As I Expected

As I expected, some, perhaps most, of my readers disagreed with my viewpoint on the last post. I’d like to offer Robert at My Tumultuous Adventure a link to his post on the subject. I recognize that there are plenty of laws to support his point of view.

So we have rights, some mentioned in the Bill of Rights, but those rights are now subject to being hedged in by laws and regulations. I submit that if I need a permit to exercise my 1st Amendment rights, that makes those rights into privileges subject to approval of whoever is issuing the permits. On this we will have to continue to disagree.

The use of tear gas, pepper spray, and pepper balls to disperse a riot seems justified when public safety is an issue. Close in spraying of pepper spray to punish people is not. It was use of force in a situation where no force was called for.

While the first comment on the previous post goes places I think are completely over the top, the second seems so willing to restrict the right to assemble and protest as to make the right meaningless. I feel the same way about permits to carry a firearm. If it’s a right, who gets to decide if I can exercise it?

5 thoughts on “As I Expected

  1. It seems to me to be the same mindset as 'bans'. Don't like 'X'? ban it!
    There are many things in this country with which I disagree. But I'd disagree with banning it or regulating it or licensing it more.
    Doing so gives the government more arbitrary power. Slippery slope and all that.
    I'd rather witness an unbathed, tattooed, useful idiot than a pristine sidewalk, guarded by some JBT.
    The meme should always be toward individual freedom. And personal responsibility.

  2. Like I said in the comment, and in my post, you do not have a right to block a public walkway. That belongs to everyone. If you want to use it to the exclusion of everyone else you need a permit. If, on the other hand, you want to stand or sit in such a manner that you are not blocking the walkway then you are all good (and the protestors could have done this…the only thing it would have cost them was a news story that earned them sympathy). I don't think that's unreasonable. We don't live in a society of unrestricted freedoms, and we never have. That way lies chaos.

    This is a tricky issue for me because it walks right into the wall of my mainly libertarian ethical structure. How does one deal with a person who, while not actively using physical force against you, is restricting your freedom (in this case my freedom to use the walkway). The easiest way would be to go around. But what about in situations when that is not an option? Does everything come to a stand still until the person blocking the way gets what they want?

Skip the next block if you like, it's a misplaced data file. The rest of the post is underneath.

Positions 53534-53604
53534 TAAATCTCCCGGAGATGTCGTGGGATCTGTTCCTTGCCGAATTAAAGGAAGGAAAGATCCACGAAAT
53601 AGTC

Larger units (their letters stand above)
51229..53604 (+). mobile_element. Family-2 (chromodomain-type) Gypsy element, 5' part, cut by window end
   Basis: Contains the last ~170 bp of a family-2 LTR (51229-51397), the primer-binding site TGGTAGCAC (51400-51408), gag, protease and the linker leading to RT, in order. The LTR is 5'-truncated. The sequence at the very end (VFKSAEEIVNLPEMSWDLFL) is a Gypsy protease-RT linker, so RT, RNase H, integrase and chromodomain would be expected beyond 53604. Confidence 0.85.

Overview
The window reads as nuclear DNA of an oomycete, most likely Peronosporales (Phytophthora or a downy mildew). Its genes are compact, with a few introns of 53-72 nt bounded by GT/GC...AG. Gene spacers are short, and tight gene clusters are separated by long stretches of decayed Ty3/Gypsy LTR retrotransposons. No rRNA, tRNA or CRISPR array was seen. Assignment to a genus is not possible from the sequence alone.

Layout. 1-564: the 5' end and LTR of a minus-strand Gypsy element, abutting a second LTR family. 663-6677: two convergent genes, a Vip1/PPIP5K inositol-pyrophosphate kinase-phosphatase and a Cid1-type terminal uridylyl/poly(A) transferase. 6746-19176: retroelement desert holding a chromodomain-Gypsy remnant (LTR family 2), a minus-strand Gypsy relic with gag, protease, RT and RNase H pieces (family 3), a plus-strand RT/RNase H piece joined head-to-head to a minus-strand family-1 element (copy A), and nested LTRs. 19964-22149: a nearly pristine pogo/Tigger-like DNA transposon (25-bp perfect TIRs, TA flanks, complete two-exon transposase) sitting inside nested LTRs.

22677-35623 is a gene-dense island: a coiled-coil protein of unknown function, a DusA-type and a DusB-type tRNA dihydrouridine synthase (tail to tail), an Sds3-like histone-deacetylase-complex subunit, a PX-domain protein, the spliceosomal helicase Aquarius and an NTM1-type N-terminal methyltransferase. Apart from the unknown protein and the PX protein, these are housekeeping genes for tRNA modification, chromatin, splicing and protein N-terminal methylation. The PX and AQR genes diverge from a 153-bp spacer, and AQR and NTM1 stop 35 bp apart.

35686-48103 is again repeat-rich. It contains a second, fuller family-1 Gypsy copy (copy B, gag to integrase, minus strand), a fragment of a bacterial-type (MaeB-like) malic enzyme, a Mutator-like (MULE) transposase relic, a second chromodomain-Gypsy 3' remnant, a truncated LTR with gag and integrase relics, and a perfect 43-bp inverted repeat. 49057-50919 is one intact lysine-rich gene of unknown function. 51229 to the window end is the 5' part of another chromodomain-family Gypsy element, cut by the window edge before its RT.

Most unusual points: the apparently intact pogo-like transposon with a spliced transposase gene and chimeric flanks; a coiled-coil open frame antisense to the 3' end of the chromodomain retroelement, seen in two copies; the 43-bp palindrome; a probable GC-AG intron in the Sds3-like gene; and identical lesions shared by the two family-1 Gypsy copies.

For me, I say the walkway is for walking. If I can't go around, and they won't move, and I must go forward then I default to using the thing for the purpose it was intended, and if that means harm comes to someone misusing the thing then it's on them.

  3. Oh, and thank you for the link.

    Also, I largely agree with you. My issue is that, like it or not, public property is communal property. I don't like that, but it's a fait accompli. There have to be some kind of rules governing how it is used.

  4. RobertM: If the sidewalk is blocked and you can not otherwise go around, as in your offered scenario, and your self-imposed decision not to gently (or not so gently) move the blocker aside brings you to a standstill, the only options are: Wait until he moves or invoke the Force of Government to clear the sidewalk for you.

    But the third option is the one to which I subscribe: Your Right to anything ends when it bumps up against my equal Right.

    In your scenario I would politely ask the blocker to move…once with my words.

    The second time I ask will not be verbal, and it will clear the sidewalk.

    His Rights are not superior to mine, he has no moral Right to impede me or diminish my Rights.

    He has taken the position that his Right is superior to yours.

    The sooner our Countrymen return to a mutual respect for the Rights of one another, the better. Until then, I would counsel everyone to defend their Rights, because no one will do it for you, and calling upon a third party to defend your Rights (the police) is a far greater threat to Liberty than handling it yourself.


  5. This is a great discussion.

    There is a use of force continuum that all law enforcement is obligated to follow. The lowest rung is physical presence and use of the voice. Yep, the mere presence of a uniformed officer in such a circumstance as seen here is a use of force, especially when coupled with voice commands (disperse, stop, leave, etc.). When that force option fails then it is legal and ethical to then ratchet up to the next level. That's generally hands on and use of pepper spray. In most use of force policies I've seen those two are equal. If the initial use of force was lawful then the following jump up the force spectrum is also legal. The main question is whether or not the initial encounter was lawful. In this case I believe it was so when the lowest level of force failed then the use of pepper spray was objectively legal and ethical. If protesters ignore or refuse to acknowledge the commands the officers are obligated to gain compliance in an encounter where their initial use of force was justified. They cannot simply walk away absent a finding by higher authority to stand down. It can be argued that command should have re-evaluated the situation (assuming they didn't) when the initial presence and commands failed but the use of force as shown was entirely reasonable given the facts as presented.

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